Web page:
Mr. Mack asked if possible meadow conversions of basins owned by HOAs would count toward the township’s reduction requirement. Mr. Hyne said although these basins are covered under existing BMPs, some type of credit would be given.

Mr. Lewis believes the meadow and basin conversions will start this year. Mr. Calabro suggested working with Bucks County Community or Del Val Colleges horticultural departments.

Submit Comments

The Pollution Reduction Plan will be are available for review and public comment at the Newtown Township Building at 100 Municipal Drive, Newtown, PA 18940 on April 19, 2019, for a 30-day comment period. You can also download it here.

Comments can also be submitted in writing to the Newtown Township Manager at the address listed above, no later than May 20, 2019 at 12:00 p.m. The plan will also be on the agenda at the May 8, 2019, Board of Supervisors meeting. The public is welcome to attend this meeting and comment upon the plan in person.

PFAS in Drinking Water Update

The Newtown Artesian Water Company recently published the 2019 first quarter PFAS test results for drinking water sources in Newtown. There is a reduction across the board, but it's “parts per trillion” so variances are expected. In general, there is not much change from the results reported in Q4 2018. See charts below.

Sen. Maria Collett, D-12, of Lower Gwynedd, recently  introduced bill, S.B. 581, which would create an interim drinking water standard for four types of PFAS at 10 parts per trillion. This is a fraction of a 70 ppt health advisory level put forth by the Environmental Protection Agency and is even lower than the limits recommended by the New Jersey Department of Environmental Protection.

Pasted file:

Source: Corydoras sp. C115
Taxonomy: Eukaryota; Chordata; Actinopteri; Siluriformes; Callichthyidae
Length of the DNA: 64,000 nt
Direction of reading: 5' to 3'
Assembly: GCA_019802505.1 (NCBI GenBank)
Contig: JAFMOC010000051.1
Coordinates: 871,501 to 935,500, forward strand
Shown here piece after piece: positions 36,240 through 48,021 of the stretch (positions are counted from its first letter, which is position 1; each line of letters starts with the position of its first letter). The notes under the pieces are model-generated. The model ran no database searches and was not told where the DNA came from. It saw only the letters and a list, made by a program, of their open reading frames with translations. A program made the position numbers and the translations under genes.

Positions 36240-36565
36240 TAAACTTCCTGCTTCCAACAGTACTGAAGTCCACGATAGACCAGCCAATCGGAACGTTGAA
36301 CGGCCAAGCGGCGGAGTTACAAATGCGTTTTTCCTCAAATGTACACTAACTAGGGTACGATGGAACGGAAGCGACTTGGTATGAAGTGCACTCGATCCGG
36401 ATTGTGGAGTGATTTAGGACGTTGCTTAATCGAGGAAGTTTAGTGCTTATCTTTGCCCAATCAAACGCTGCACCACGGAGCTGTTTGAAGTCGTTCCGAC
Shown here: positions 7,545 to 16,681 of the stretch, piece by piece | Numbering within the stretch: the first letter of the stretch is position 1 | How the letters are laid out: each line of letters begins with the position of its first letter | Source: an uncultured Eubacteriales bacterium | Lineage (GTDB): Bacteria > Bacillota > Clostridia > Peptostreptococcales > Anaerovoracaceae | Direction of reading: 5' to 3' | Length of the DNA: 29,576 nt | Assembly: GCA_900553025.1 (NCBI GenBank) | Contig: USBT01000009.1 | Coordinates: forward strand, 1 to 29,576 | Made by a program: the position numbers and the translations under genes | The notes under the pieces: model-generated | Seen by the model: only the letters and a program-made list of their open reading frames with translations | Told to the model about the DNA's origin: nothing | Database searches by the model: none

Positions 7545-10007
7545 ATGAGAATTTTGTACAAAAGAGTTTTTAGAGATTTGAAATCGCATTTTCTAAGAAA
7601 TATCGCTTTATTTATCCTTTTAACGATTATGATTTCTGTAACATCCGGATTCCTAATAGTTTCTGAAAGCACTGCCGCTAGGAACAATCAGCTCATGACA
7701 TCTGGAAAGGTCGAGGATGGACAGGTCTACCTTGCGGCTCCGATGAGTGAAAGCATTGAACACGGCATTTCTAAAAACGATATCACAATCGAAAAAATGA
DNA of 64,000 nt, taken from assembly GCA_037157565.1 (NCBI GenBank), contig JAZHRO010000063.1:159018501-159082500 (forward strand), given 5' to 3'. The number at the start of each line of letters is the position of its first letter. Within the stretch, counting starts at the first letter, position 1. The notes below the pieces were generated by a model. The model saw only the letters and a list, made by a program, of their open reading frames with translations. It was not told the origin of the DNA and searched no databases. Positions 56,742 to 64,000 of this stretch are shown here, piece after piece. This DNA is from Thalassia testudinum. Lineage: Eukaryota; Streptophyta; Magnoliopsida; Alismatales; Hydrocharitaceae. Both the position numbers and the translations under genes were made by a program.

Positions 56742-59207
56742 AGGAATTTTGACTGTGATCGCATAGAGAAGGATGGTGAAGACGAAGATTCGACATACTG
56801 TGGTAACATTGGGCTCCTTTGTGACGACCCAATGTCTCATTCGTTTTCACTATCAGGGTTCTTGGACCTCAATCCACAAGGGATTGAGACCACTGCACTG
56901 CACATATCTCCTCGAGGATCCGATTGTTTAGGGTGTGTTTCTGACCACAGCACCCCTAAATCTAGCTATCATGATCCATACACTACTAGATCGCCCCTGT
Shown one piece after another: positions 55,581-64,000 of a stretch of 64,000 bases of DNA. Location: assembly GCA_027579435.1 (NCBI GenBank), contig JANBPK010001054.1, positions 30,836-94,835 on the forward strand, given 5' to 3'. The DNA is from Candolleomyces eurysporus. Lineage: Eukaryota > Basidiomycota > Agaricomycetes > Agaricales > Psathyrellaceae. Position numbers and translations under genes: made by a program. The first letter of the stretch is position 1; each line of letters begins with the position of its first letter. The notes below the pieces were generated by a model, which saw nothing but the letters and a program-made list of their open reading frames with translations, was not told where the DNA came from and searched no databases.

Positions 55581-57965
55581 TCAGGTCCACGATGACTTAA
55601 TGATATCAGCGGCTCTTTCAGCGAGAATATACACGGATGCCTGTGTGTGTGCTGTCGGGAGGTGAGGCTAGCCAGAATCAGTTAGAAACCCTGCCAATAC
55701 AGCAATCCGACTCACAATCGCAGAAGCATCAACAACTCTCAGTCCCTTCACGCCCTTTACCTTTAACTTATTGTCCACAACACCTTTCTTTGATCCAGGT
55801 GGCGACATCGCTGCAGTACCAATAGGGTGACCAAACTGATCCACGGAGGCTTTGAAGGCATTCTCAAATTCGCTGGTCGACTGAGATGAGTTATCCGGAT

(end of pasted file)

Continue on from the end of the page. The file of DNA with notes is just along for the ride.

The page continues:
Fisher & Mack for Supervisor


Please consider supporting John Mack and Dennis Fisher, both incumbents on the Newtown Township Board of Supervisors, for new 6-year terms as Supervisors.

Mack won a two-year seat in the 2017 election drawing the most votes among all candidates running for three open positions on the board. Fisher was appointed to the board in July 2018 to fill the remaining term of Democrat Jen Dix who moved with her family to New Hampshire.

“We’re very fortunate to have two highly capable and dedicated candidates who have already proven themselves on the Board of Supervisors as advocates for responsible government,” said George Skladany, chairperson of the Newtown Democrats. “The municipal election this fall will be about who has the best long-range interests of the township and its residents in mind.”

Learn About the Candidates & Donate to the Campaign

John Mack